Authors: Lauren Whitehouse*, University of North Carolina - Wilmington, Narcisa Pricope, University of North Carolina - Wilmington, Britton Baxley, University of North Carolina - Wilmington, Eileen Pye, University of North Carolina - Wilmington, James Wu, University of North Carolina - Wilmington
Topics: Drones, Remote Sensing, Environmental Science
Keywords: drone, UAS, wetland
Session Type: Poster
Presentation File: No File Uploaded
Wetlands provide numerous ecosystem services and support thousands of unique species in the US alone. They are highly sensitive to disturbances; for instance, trekking through a marsh to study it may leave a trail that endures for months. This research utilizes unmanned aerial systems (UAS) and satellite technology to collect images of wetland areas remotely. We will use structure-from-motion algorithms in Pix4D software to reconstruct three-dimensional models to refine relationships between vegetation type and wetland proximity, as a function of spectral characteristics of vegetation communities. In combination with satellite imagery, this workflow will provide a means to enhance wetland conservation by minimizing the environmental impact of manual surveying. Additionally, the disparate and combined merits of UAS-derived thermal, multispectral, and LiDAR imagery in evaluating wetland areas’ hydrologic, topographic, and vegetative characteristics remotely will be analyzed. As multispectral and LiDAR data have previously been demonstrated as effective for vegetation and topographic classifications respectively, thermal imagery will be investigated in greater depth. The results of this research will contribute to a larger wetlands prediction project funded by the Department of Transportation (NCDOT), enhancing our ability to more accurately predict wetland location and condition in low-lying coastal areas.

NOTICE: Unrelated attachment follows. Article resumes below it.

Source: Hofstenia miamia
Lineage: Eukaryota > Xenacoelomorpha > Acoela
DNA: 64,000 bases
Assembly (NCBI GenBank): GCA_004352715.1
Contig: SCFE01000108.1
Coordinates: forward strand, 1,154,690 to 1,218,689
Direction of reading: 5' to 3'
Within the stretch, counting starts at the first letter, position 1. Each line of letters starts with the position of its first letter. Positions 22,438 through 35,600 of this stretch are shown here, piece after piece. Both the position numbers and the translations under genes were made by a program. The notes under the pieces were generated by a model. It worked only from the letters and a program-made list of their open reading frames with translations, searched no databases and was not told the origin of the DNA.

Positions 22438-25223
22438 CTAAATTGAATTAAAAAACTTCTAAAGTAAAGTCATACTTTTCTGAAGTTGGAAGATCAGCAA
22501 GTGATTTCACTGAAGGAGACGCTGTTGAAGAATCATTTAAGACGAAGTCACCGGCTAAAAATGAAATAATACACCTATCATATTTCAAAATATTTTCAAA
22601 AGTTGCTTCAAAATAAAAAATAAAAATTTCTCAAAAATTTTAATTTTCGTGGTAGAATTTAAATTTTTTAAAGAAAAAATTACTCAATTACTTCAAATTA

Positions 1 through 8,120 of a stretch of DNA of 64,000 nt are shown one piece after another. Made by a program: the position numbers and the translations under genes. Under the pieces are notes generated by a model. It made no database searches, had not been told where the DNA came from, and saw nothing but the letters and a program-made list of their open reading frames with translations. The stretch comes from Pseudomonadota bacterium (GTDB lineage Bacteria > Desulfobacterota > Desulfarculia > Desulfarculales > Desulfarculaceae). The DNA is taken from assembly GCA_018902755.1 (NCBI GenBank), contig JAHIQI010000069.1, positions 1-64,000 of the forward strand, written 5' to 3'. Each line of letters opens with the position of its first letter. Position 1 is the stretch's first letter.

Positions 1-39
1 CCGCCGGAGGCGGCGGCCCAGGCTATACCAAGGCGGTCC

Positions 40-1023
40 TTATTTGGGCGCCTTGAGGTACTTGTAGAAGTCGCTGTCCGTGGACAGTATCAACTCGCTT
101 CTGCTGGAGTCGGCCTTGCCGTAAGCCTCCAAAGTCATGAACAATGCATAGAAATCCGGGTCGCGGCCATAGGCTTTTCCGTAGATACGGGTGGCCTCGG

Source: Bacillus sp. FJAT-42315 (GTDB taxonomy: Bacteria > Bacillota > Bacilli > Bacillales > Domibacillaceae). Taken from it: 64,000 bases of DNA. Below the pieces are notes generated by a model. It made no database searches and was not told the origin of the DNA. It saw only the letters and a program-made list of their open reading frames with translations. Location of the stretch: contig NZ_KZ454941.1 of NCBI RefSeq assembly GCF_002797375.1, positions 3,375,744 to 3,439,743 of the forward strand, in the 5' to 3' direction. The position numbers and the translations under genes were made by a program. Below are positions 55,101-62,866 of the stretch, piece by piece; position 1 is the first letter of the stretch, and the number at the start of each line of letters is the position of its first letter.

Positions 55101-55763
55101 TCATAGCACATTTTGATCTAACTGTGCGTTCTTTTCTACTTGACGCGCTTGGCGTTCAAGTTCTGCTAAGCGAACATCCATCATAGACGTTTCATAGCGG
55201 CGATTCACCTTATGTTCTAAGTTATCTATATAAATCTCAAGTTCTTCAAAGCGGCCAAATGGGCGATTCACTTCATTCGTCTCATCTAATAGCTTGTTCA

To access contact information login